Dyson’s Zone headphones are possibly the weirdest thing I’ve tested in my 12 years at CNET. The headphones feature motors in each earcup that power a filtration system built into a detachable face mask. I spent the last month using the system, both at home and outside, and I have some ideas on how Dyson can improve the next generation.
As a set of headphones, I like the Zone. The sound quality is excellent, providing deep bass and crystal-clear highs that suit my preferred genres (metal, mostly) admirably. The noise canceling is great, too, removing the road noise outside my office window and providing a more tranquil experience for me to work in.
But these aren’t just headphones, they’re an entire personal filtration system. The two motors built into each earcup make these headphones exceptionally big and heavy on my head, and the face visor feels weird to wear. I tried using it out and about and I get a lot of weird looks, my glasses fog up and I end up taking it off pretty quickly. I just can’t bring myself to use it in public, despite many people — myself included, often — still wearing COVID-19 face masks in busy areas.
But then, I don’t need to wear the visor. I live in Edinburgh, a relatively clean city where this type of tech just isn’t required. Maybe I’d feel different if I lived in a highly polluted mega city and commuted by foot — or bike — along busy roads every day.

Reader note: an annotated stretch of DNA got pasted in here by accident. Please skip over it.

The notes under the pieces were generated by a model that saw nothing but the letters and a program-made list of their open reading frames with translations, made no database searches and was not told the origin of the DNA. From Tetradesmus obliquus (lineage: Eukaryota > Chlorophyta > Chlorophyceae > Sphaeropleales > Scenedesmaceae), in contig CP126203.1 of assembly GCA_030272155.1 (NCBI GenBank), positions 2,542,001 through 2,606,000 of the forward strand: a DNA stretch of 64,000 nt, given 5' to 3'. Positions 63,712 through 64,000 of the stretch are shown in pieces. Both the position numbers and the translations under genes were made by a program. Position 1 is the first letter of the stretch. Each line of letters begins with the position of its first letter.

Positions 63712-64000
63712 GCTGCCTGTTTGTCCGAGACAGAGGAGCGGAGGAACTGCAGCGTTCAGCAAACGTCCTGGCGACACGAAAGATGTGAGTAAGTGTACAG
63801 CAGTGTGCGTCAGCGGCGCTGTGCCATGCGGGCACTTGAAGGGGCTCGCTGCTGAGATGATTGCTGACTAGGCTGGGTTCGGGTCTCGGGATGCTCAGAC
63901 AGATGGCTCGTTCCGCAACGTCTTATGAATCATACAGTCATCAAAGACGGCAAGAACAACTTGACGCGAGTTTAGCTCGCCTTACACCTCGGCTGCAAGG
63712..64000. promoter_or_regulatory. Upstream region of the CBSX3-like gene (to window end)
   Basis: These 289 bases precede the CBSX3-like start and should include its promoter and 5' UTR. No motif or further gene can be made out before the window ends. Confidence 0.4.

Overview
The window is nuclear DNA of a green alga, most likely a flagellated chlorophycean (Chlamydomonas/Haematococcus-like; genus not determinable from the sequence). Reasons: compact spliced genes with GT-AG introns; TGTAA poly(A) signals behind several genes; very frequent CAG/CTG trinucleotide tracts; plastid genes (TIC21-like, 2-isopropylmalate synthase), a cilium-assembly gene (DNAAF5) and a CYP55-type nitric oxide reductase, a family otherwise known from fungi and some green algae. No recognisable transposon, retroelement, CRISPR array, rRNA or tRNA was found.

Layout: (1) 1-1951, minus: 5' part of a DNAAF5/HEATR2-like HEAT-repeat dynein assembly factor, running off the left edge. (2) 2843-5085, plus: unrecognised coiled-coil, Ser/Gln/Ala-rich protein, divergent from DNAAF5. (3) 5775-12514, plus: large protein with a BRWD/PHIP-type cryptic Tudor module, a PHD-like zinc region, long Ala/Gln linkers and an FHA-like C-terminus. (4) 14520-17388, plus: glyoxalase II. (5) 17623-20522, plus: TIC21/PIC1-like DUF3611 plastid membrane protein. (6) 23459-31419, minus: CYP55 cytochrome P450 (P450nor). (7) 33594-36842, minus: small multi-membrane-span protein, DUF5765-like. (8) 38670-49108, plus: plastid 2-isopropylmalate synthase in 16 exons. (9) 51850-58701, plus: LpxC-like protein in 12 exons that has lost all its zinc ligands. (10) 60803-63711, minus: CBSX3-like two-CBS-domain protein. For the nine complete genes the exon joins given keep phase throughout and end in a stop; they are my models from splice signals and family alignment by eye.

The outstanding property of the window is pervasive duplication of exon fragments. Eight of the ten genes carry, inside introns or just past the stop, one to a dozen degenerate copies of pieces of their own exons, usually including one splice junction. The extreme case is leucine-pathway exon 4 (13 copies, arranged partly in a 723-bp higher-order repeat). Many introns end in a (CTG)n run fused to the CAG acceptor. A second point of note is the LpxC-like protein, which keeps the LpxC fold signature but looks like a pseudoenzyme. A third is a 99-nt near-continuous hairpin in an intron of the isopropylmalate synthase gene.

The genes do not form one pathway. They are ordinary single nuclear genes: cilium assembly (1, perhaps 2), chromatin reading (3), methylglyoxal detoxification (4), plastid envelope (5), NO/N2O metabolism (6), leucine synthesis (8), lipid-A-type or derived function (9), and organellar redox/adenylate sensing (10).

The problem is that the filtration technology can’t be separated from the headphones. You can take the filters out to replace them, and you can remove the visor, but those heavy motors still remain. Every time I go for a walk with these headphones, I still have the motors strapped to my head, despite the fact that I have no intention of using them. And that’s where I think Dyson has gone wrong.
A version that allows you to remove the whole filter system would mean someone like me who just wants the great sound of the headphones, could buy just the headphones. It would make them much more comfortable to wear for long periods when you’re at home, then simply attach the filter system when you’re heading into the city.
It would allow them to be sold separately, making the headphones themselves much more appealing for general music fans. Right now, that whopping $1,000 price tag means that only the wealthiest audiophiles commuting through the biggest cities are going to consider them — and that’s a pretty niche market. Allow the headphones to be bought separately for much less, with a possibility of buying the filters later if you want them? Now we’re talking.
I’m sure this is something Dyson considered during the six years it says it spent developing the Zone headphones, so there’s presumably a good reason why that’s not the product we have. But this first-generation Zone feels exactly that: first-generation. In need of refinements that we’d expect to see in future models.